By Rachel Williamson
Arizona Daily Wildcat
Tuesday Feb. 5, 2002
Likins says he still supports a merit-based system, despite opposition
Faced with opposition from faculty leaders, UA President Peter Likins said yesterday that he will not change his stance on guaranteeing $1,500 salary increases for faculty, instead of the 5 percent increases other staff and appointed personnel will receive.
Members of the Faculty Senate, which recommended in October that the University Compensation Advisory Team use state money to give faculty 5 percent salary increases, regardless of how much they make, expressed disappointment with the final recommendation UCAT presented to the president.
But Likins said he had to take other options into account.
"Faculty senate opinion is not the only relevant faculty view," Likins said.
The UCAT proposal Likins supported recommended guaranteeing faculty only $1,500 - with the possibility to receive more through merit increases.
Faculty salary increases will be in the hands of individual units - colleges and departments - under UCAT's recommendation.
Each department's governance group will decide the increase based on merit. The departments without a governance group have a mechanism, or an advisory, to use as a guide for salary adjustments, Provost George Davis said. Some colleges may decide that each faculty member is equally meritorious.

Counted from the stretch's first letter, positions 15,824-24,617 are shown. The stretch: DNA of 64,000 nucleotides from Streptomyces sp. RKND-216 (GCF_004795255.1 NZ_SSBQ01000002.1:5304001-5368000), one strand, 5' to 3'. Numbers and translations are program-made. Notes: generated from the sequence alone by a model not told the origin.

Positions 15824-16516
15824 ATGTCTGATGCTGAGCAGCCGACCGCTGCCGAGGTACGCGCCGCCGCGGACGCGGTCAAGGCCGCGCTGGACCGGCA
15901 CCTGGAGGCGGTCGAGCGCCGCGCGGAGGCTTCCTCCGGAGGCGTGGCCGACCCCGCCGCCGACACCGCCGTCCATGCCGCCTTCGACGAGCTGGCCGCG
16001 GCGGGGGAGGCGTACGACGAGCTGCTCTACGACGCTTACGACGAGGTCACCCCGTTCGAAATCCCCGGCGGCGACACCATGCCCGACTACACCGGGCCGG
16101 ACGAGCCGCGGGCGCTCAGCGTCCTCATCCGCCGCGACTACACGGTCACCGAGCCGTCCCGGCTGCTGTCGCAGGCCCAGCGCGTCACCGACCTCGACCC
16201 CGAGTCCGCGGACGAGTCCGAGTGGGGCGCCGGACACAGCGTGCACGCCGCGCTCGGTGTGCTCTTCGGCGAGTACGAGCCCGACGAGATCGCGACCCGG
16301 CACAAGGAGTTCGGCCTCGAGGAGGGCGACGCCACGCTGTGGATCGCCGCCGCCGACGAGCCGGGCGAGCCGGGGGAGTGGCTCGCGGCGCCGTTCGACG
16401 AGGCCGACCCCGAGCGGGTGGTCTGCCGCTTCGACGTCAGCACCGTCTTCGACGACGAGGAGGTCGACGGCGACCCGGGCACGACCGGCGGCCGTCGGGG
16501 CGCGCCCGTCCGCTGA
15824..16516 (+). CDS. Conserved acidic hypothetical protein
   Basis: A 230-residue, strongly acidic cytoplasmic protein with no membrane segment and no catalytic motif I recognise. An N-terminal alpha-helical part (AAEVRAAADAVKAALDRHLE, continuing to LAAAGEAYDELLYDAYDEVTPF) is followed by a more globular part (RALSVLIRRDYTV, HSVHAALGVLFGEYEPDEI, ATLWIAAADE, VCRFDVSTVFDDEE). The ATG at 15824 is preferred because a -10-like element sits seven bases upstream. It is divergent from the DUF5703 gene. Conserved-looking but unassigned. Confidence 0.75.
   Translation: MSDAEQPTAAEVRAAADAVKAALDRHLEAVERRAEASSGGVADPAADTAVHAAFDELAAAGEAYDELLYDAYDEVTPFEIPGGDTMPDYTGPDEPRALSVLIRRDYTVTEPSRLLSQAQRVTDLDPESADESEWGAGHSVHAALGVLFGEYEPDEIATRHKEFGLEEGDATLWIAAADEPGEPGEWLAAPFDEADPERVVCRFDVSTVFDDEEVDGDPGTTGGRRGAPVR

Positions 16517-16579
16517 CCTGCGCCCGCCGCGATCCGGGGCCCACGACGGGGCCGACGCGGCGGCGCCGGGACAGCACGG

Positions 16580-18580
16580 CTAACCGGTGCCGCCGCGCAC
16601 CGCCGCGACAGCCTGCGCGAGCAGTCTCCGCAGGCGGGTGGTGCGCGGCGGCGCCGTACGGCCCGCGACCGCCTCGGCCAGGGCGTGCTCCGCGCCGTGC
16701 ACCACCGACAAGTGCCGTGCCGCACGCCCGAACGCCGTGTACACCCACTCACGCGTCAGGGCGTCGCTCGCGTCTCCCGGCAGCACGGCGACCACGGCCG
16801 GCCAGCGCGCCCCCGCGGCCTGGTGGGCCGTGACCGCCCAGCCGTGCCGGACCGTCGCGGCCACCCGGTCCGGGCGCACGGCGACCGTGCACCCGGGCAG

Sen. Marlys Witte said there is not a uniformed merit system in place at the university, and the faculty she represents do not have confidence in a merit based system.
"I don't have to answer to the president," she said, addressing Sen. Larry Schooley who serves on UCAT and helped to draw up the recommendation. "I have to answer to this particular group who is not going to get 5 percent."
Schooley said the senate's decision was overruled because of input from faculty on UCAT who disagreed with the vote. Schooley and one other senator serve on UCAT - the rest of the members are administrators, deans and other personnel.
Likins recognized faculty under-compensation as a serious problem. But, he said correcting faculty compensation discrepancies would require $66 million per year.
"It's not a question of whether there should be more dollars," Likins said. "It's a question of distribution of scarce dollars in a competitive environment."
Likins makes faculty salary decisions based on input from the faculty senate, UCAT and the Arizona Board of Regents, he said.
The board of regents voted Friday in favor of the merit-based system.
"There is a fear that our voice could be undercut by a decision from the president," said Sen. Roy Spece.
The salary increases, which were approved for all state employees last spring, could still be cut by the state Legislature.